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Many questions to answer in the investigation of Henley shooting

Mike Desmond

A lot has happened in the week since Willie Henley, 60, was shot by a Buffalo Police officer during a mental health crisis call for help. And a lot more has to happen, according to the many voices who have spoken out about the shooting.

Crisis Services CEO Jessica Pirro told WBFO she will be an integral part of the investigation because Crisis Services is Erie County's designated mental health responder in these types of police cases, as well as the agency that trains police Crisis Intervention Teams.

Pirro said from what she knows now, lethal force should not have been used.

"We know that there could have been a different outcome here, just based on what we're seeing on the video and also knowing that this is a gentleman with a history of mental illness. It's not a criminal call. Why did it escalate to that point that weapons had to be drawn? That's really where our concern is," Pirro said.

Pirro said a CIT officer was on site during the Henley call, but something went wrong.

"The goal is, from a CIT model, that you're shifting your mindset as a police officer, from responding to a criminal call, to a law and order call, if you will, as they're trained to do, to responding to a mental health call. It requires you to respond in a very different approach," Pirro said.

Pirro said some 600 law enforcement officers have been trained as Crisis Intervention Teams over the last five years, including 130 Buffalo Police officers.

Family members have said they called police to help keep the peace during yet another mental health crisis for Henley, not for him to be shot. Pirro said Henley should not have been shot.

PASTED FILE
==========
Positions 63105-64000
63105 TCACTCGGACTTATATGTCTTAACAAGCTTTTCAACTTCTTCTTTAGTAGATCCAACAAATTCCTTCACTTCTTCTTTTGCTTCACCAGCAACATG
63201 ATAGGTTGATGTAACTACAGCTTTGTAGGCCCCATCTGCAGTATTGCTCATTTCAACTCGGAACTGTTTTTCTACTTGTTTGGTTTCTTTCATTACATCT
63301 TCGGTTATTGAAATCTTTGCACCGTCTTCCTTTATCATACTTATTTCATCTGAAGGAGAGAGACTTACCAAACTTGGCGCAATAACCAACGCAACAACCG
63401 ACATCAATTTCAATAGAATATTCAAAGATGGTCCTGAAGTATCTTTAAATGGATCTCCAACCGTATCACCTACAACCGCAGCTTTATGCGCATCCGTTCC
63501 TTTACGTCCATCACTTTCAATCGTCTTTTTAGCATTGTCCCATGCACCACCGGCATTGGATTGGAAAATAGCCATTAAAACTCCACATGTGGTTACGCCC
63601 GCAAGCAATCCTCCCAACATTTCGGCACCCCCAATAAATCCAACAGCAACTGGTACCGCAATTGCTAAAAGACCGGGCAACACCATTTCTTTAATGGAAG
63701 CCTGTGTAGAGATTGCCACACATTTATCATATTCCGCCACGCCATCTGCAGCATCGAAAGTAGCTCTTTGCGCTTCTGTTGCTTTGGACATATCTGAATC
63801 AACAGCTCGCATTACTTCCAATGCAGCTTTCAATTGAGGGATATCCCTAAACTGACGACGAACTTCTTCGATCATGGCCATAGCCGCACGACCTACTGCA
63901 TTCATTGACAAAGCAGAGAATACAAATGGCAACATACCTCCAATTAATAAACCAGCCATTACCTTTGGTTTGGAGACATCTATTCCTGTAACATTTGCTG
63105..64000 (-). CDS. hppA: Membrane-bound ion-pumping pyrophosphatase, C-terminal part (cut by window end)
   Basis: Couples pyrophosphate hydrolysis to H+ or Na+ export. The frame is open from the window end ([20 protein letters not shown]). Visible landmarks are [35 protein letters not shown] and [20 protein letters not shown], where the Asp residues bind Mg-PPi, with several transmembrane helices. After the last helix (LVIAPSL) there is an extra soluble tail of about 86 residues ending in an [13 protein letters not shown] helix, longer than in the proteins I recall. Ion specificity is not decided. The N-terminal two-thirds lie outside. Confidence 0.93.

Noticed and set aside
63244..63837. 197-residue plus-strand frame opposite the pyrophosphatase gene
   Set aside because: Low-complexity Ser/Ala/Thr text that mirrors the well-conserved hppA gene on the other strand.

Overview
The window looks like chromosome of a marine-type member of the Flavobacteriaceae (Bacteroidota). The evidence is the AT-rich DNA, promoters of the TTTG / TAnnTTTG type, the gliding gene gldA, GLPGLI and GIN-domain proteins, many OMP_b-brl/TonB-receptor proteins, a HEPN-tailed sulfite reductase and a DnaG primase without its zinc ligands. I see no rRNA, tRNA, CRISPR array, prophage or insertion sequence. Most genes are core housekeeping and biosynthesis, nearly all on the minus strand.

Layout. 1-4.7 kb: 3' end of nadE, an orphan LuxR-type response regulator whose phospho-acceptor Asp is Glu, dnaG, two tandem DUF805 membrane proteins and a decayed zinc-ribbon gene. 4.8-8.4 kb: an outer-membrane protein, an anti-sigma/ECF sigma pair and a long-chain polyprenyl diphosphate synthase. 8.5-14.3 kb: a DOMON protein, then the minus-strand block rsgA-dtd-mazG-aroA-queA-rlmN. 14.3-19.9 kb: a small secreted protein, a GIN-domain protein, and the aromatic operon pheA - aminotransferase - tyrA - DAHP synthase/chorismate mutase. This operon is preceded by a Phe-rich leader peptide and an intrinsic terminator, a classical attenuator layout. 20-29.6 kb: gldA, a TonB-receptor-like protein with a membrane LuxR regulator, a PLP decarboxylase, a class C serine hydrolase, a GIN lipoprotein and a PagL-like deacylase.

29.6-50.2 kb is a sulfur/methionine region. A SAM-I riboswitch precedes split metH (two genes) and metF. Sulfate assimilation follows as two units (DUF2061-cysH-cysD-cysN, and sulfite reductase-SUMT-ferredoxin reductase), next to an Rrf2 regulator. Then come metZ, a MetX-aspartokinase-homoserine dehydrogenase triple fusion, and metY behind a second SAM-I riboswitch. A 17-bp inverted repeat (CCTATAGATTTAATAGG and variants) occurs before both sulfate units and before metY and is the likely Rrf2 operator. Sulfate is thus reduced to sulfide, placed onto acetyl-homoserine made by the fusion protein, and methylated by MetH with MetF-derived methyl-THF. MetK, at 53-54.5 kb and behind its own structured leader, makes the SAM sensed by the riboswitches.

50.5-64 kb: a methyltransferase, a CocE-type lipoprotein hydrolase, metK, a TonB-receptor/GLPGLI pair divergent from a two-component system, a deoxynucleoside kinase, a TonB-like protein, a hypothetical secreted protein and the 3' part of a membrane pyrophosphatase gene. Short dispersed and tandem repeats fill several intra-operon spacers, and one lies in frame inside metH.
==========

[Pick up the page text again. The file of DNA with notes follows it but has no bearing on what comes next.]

She also has questions about the new program announced by City Hall to bring in social workers on police calls.

"The Behavioral Health Unit that they announced on Monday does have a partnership with another organization, Endeavor, to have social workers that are stationed within the unit to work with those officers. So there is another layer of service that has been brought in," Pirro said. "We want more partners. We need more people involved and we appreciate that, but it has to be done in a collaborative spirit so that these emergency situations don't get hiccups because there's more people involved in the response."

On Thursday, a group of social workers from Western New York Agents of Change voiced their opposition to the program, saying police and social workers do things differently and won't be able to work together. The Common Council said earlier in the week that the unit did not go far enough.

Protesters have been calling for the resignation of the Buffalo Police commissioner, the mayor and the Erie County district attorney, who is prosecuting weapons and assault charges against Henley.

Pirro said she has been working on a different pilot program that would take action when a 911 call first comes in.

"I think in this situation, we don't know how the call came in. We don't know what was presented as the behaviors that resulted in the police being dispatched to begin with," she said. "Those are things that we would like to help evaluate with the department to see if there's points either in the process that obviously could have been improved to prevent lethal force from being used, or is it other training needs that we really need to evaluate."

The pilot program has yet to start, but it would train 911 dispatchers to decide when mental health professionals could respond instead of police. Pirro said the community has been calling for less police involvement in mental health cases and this so-called 911 diversion program has proven effective in other areas of the country.

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